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Publication numberUS6196559 B1
Publication typeGrant
Application numberUS 09/184,677
Publication dateMar 6, 2001
Filing dateNov 2, 1998
Priority dateNov 2, 1998
Fee statusLapsed
Publication number09184677, 184677, US 6196559 B1, US 6196559B1, US-B1-6196559, US6196559 B1, US6196559B1
InventorsScott Cress
Original AssigneeScott Cress
Export CitationBiBTeX, EndNote, RefMan
External Links: USPTO, USPTO Assignment, Espacenet
Snowboot binding
US 6196559 B1
Abstract
A snowboot binding used for mounting on top of a snowboard. The snowboot binding adapted for engaging the sides and bottom of a sole of a snowboot and a heel of the snowboot. The binding having a horizontal baseplate with a front, a rear, a center portion and a first side and a second side on opposite sides of the center portion. Along the length of the first side of the base plate is an upwardly extending inverted L shaped first rail. Also, along the length of the second side of the base plate is an upwardly extending inverted L shaped second rail. A portion of the two L shaped rails are received in sole interface grooves formed in opposite sides of the sole of the snowboot. Mounted on one side of the first rail is a spring biased locking pin release lever having a locking pin extending inwardly toward the side of the sole of the snowboot. The sole having a snow cavity therein with a locking pin bar mounted on the side of the sole and in front of the cavity. The bar adapted for receiving a portion of the locking pin therein when the sole of the snowboot is received along the length of the first and second rails. The baseplate also includes an alignment tab extending upwardly along the length of the center portion. The alignment tab is adapted for receipt in a sole alignment groove along the length of the sole.
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Claims(8)
The embodiments of the invention for which an exclusive privilege and property right is claimed are defined as follows:
1. A snowboot binding used for mounting on top of a snowboard, the snowboot binding adapted for engaging sole interface grooves along opposite sides of a sole of a snowboot and a heel of the snowboot, the binding comprising:
a horizontal baseplate with a front, a rear, a center portion and a first side and a second side on opposite sides of the center portion;
an upwardly extending first rail attached along the first side of said baseplate;
an upwardly extending second rail attached along the second side of said baseplate, a portion of said first rail and a portion of said second rail adapted for slidable engagement in the sole interface grooves on opposite sides of the sole of the snowboot, having inwardly projecting flanges along the top of the full length of the rail, including a rearmost flange portion adapted to engage at least a portion of the rear of the snowboot heel when engaged by the snowboot, and
locking means for releasably engaging the side of the snowboot sole and holding the snowboot on top of said baseplate.
2. The binding as described in claim 1 wherein said first rail is an inverted L shaped first rail integrally formed along a length of the first side of said baseplate and said second rail is an inverted L shaped first rail integrally formed along a length of the second side of said baseplate.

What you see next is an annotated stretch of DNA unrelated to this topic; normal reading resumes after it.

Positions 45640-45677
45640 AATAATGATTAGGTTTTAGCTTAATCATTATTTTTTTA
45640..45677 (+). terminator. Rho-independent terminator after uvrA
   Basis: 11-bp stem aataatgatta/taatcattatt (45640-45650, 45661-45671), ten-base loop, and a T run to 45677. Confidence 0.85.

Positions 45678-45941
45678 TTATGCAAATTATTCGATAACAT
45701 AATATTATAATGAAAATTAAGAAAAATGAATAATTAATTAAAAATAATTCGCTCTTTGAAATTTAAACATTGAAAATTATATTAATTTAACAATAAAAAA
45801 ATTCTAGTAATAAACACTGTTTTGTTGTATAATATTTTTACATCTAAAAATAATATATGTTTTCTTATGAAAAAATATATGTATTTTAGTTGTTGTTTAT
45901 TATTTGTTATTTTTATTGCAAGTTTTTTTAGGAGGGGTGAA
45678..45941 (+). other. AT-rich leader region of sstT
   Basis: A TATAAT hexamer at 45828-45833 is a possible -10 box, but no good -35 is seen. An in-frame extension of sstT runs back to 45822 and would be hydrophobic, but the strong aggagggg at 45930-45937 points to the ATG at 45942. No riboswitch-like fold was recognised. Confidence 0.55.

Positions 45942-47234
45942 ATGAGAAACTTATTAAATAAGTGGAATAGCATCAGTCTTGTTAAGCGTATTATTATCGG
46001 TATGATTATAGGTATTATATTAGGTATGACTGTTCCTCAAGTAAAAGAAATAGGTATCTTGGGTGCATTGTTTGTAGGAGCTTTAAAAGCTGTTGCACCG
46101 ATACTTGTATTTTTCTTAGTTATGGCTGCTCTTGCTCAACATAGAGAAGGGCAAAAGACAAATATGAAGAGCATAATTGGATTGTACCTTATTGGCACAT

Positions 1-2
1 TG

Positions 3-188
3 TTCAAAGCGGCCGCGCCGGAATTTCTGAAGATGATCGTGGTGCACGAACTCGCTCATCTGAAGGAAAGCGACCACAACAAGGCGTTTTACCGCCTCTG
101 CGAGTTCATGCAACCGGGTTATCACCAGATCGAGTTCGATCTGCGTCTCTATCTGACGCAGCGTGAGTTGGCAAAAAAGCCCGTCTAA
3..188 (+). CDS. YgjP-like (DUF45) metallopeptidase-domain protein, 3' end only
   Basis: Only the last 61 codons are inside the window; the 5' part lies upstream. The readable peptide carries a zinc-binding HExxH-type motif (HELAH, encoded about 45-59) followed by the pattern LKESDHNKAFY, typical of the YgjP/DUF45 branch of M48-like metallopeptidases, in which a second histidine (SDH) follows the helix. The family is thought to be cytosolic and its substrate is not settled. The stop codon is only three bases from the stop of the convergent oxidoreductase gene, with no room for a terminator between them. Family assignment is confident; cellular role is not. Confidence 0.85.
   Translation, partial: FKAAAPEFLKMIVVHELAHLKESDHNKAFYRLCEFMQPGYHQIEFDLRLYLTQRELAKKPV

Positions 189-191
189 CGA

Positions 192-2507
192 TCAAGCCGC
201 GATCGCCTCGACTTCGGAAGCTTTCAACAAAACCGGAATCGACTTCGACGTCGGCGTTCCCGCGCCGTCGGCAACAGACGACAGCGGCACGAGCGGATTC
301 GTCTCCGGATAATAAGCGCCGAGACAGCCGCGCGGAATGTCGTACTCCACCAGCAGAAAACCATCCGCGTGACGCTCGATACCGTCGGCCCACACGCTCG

3. The binding as described in claim 2 wherein said first rail includes a vertical arm with a horizontal groove flange and said second rail includes a vertical arm with a horizontal groove flange, said flanges of said first and second rail adapted for slidable receipt in the sole interface grooves in opposite sides of the sole of the snowboot.
4. The binding as described in claim 1 wherein said locking means is attached to the side of said first rail.
5. The binding as described in claim 4 wherein said locking means is a spring biased locking pin release lever having a locking pin extending inwardly toward the side of the sole of the snowboot and adapted for receipt in a hole in a locking pin bar, the locking pin bar mounted on the side of the sole of the snowboot.
6. The binding as described in claim 1 further including a an alignment tab extending upwardly from said baseplate.
7. The binding as described in claim 6 wherein said alignment tab is disposed along a portion of the length of the center portion of said baseplate and centered thereon.
8. The binding as described in claim 1 further including a curved heel plate integrally formed in the rear of said base plate and extending upwardly therefrom.
Description
BACKGROUND OF THE INVENTION

(a) Field of the Invention

This invention relates to bindings for boots and more particularly, but not by way of limitation, to a snowboot binding used for mounting on top of a snowboard.

(b) Discussion of Prior Art

In the ski industry, there are generally two types of bindings. One is a high back or buckle binding and the other is a plate binding. The high back or buckle binding is designed for use with soft boots and is constructed of plastic. The conventional high back binding includes a base plate, a high back support and various types of straps. The basic design of the plate binding consists of a rigid base plate or a toe and heel plate having extensions for clamping a hard shell boot thereon.

While there are numerous types of prior art snowboard bindings, all of the bindings include a base plate or are plateless. A major disadvantage of the prior art snowboard bindings is the lack of control associated with the binding straps which lacked the leverage and/or durability to adequately tighten the straps on the snowboot.